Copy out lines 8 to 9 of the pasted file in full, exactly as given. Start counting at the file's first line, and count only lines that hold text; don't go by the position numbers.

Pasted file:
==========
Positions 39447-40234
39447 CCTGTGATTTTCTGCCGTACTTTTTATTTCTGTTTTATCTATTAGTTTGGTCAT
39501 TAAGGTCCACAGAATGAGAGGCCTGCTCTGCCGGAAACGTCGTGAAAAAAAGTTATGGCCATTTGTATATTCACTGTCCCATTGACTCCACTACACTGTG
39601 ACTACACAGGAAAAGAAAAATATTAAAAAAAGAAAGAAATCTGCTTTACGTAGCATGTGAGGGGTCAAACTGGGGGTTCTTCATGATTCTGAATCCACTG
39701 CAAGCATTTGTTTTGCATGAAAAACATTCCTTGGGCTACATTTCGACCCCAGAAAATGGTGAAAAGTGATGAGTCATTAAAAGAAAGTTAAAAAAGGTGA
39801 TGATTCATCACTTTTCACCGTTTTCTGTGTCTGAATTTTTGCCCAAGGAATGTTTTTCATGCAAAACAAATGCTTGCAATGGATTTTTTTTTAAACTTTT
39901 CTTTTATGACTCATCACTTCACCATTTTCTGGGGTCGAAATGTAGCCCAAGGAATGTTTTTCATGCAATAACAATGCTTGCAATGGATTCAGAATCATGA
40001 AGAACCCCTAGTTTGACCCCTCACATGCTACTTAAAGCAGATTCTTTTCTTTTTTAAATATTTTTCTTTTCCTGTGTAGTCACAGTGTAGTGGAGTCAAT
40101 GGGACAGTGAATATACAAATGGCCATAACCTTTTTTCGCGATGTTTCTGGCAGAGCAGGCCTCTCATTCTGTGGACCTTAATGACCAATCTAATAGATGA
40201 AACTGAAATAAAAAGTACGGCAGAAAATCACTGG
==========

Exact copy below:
40001 AGAACCCCTAGTTTGACCCCTCACATGCTACTTAAAGCAGATTCTTTTCTTTTTTAAATATTTTTCTTTTCCTGTGTAGTCACAGTGTAGTGGAGTCAAT
40101 GGGACAGTGAATATACAAATGGCCATAACCTTTTTTCGCGATGTTTCTGGCAGAGCAGGCCTCTCATTCTGTGGACCTTAATGACCAATCTAATAGATGA